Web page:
FIG. 2 is a circuit diagram for the electrical circuit for a sampling device comprising a lance according to the invention.
In the illustrated embodiment of the invention a non-contact inductive sensor 1 is positioned in a lance 20, made up of a steel tube, adjacent the end of the lance 20 carrying the sampler. The sensor 1 is mounted on a bar 21 by means of e.g. screws 22. The bar 21 is bent in such a way that the sensor 1 is held in the desired position in the lance tube 20, and at its ends it is fastened to the lance tube 20, e.g. by means of rivets 23. The attachment must however be such that the outer surface of the lance 20 remains smooth.
The sensor 1 is positioned straight opposite an aperture 24 in the lance tube 20. This aperture is wide enough for making sure that the sensor 1 will not be influences by the metal in the lance tube 20.
Preferably the sensor 1 is adjustable in a radial direction so that it can occupy positions at different distances from the aperture 24 in the lance tube. In this way its sensibility can be varied in a simple way since its actuating lobe extends unequally far from the lance depending on the adjustment. This adjustment can be accomplished by means of the screws 22.
The sensibility of the sensor 1 can also be varied electrically. In certain situations there may also be reasons for reducing the sensibility if the slag on the melt contains such an amount of metal that this influences the sensor.
A number of electrical conductors 25 project from the sensor and are suitably connected to the equipment that will be described below.
In use the sampler 26 with the tubular sleeve 27 is positioned over the end of the lance 20. The sleeve 27 is preferably manufactured from paper material and consists of several layers that are bound together by a suitable binder, e.g. silikate of zoda or resin, and has a thickness of between 10 and 15 mm. The thickness can vary depending upon the different applications and the given values are only the ones most commonly used.
The sleeve 27 has a length such that it covers the aperture 24 with a good margin and the sampler 26 is constructed such that it, when mounted correctly on the lance 20 positions the mold therein in a predetermined relation to the sensor 1.
The material in the sleeve 27 is electrically non-conducting in order not to influence the sensor 1. The material is also such that molten metal does not adhere thereto and besides paper the material can consist of e.g. ceramic fibre material or the like. the paper material functions such that when it is lowered down into the melt there is pincipally a boiling occuring in the material of the sleeve and this boiling is most likely the effect that keeps deposits from sticking to the sleeve.
The sensor 1 is provided with an actuating lobe projecting substantially transversally from the lance 20. This means that when the sampler 26 is lowered down into the melt this will be actuated by the molten metal and the sensor will give the desired signal. It has been found that the sensor very seldomly is influences by the slag layer.
The mode of operation for the invention is clear from the following description of the electrical equipment. It should however be understood that this may have many different designs and that the described design only gives an example of one suitable design.
Irrespectively of if the sampler is of a disposably type or of a multiple-use type or if any other equipment is used, a man skilled in the art will realize that the basic novelty in this invention lays in the fact that a non-contact sensor may be used, and this has been achieved due to the fact that the sensor is protected in the lance proper. The aperture in the lance which is necessary for actuating the sensor has been successfully protected by means of a sleeve and it is surprising that such a sleeve may constitute a sufficient protection without affecting the detecting ability of the sensor in a negative way. For that reason the equipment and the cover for the sensor may very well be separated without affecting the inventive consept in itself.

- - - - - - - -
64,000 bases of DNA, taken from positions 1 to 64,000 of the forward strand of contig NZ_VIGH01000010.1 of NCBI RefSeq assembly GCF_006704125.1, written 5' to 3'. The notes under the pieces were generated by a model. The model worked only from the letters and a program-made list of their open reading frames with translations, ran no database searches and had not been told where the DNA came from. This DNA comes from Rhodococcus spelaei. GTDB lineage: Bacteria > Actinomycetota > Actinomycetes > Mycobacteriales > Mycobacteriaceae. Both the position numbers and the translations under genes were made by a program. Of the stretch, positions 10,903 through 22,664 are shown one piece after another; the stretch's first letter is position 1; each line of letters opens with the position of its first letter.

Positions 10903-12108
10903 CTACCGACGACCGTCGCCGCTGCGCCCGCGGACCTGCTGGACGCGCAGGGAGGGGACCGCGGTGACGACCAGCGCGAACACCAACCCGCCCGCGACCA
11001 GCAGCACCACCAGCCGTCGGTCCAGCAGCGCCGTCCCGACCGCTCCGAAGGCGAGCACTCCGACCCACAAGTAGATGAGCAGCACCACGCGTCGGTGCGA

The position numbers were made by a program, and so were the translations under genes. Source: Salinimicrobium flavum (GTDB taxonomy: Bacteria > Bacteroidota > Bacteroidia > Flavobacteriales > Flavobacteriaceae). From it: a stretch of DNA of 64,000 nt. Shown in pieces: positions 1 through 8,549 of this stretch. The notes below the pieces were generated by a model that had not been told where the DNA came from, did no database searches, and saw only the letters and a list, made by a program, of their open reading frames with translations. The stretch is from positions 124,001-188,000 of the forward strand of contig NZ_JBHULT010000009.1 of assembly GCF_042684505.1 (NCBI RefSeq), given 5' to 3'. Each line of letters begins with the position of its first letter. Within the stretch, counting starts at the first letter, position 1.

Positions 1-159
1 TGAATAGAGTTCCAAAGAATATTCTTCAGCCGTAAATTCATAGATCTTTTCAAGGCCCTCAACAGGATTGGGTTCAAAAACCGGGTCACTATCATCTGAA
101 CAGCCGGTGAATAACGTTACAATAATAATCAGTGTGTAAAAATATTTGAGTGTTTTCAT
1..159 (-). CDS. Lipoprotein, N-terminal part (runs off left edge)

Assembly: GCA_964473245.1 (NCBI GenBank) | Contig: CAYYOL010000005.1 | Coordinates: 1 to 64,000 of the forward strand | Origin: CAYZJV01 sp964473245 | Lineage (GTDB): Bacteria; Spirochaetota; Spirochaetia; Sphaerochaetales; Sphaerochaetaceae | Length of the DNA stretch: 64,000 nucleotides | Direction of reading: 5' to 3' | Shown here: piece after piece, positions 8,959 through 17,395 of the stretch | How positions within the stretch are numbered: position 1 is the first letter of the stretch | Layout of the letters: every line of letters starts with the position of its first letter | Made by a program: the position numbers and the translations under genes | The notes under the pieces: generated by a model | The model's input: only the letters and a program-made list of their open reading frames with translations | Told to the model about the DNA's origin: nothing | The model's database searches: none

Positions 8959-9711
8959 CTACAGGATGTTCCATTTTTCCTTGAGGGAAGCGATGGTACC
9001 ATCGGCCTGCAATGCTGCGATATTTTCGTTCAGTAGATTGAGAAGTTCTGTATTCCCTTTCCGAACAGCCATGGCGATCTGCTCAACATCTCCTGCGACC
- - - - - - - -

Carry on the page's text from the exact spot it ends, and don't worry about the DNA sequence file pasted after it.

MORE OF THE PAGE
The lamp "ready for sampling" is lit hen the "shutter- or gate contact" 3 is closed and a potential of 24 V is simultaneously applied to the amplifier unit 2 for the non-contact inductive sensor 1.
The signal from the non-contact inductive sensor 1 is supposed to be 24 V when the sensor is detecting the melt and 0 V when the sensor is not detecting the melt.
The start button 4 is pushed to activate the relay 5 for self-holding the contact groups of the relay in order to connect a driving motor for lowering the sampler.
The relay 5 is energized from a phase 10 through a contact arm 72 resting against the contact 75.
When the inductive sensor 1 has reached down into the melt a voltage level of 24 V is obtained on the connection 71 which causes the relay 7 to switch to self-holding. At the same time the lamp "ready for sampling" goes out. When the non-contact sensor 1 detects the melt the relay 7 is activated and cuts off the current to the coil in the relay 5 by switching the relay contact 73 from the position 75 to the position 74. The self-holding of the relay 5 ceases. Through the switching of the contact arm 73 to the position 74 a supply voltages is applied to the timer 78 which is triggered by this supply voltages. After a predetermined time the contact 80 in the timer is closed whereby the motor relay 6 is activated for switching the drive motor to the "up"-position for raising the sampler from the melt. A limit switch 11 is provided for limiting the upward movement. An emergency raising contact 12 is provided for by-passing the contact 80 in the timer in case there appears a fault in the sampler so that it has to be removed from the melt before the contact 80 in the timer has been activated. The contact bow 121 in the emergency raising contact 12 activates the relay 6 for raising at the same time as the contact bow 121 disconnects the current to the "down"-relay 5.
When the sampler has been removed from the melt the potential on the connection 71 is switched from 24 V to 0 V. An opening of the gate-contact 3 abrogates the self-holding of the relay 7, whereby the lamp "ready for sampling" is lit and the timer 8 is reset, which means that a new sampling-sequence can be carried out.
In a device according to the present invention two sensors may be placed in sequence in the lance. By comparing the signals from the two sensors by the submerging in the melt it is also possible to obtain an indication of the thickness of the slag layer. In that case the adjustment of the two sensors is such that a weak signal is received from the slag and that a strong signal is received from the melt proper.
Although the invention has been described with respect to a sampler where the level of the melt has been used for determining the depth to which the sampler has been submerged in the melt it is quite obvious that the signal for the level of the melt or for the level of the slag may be used for other control purposes, e.g. for determining the position for an oxygen gas lance above the melt.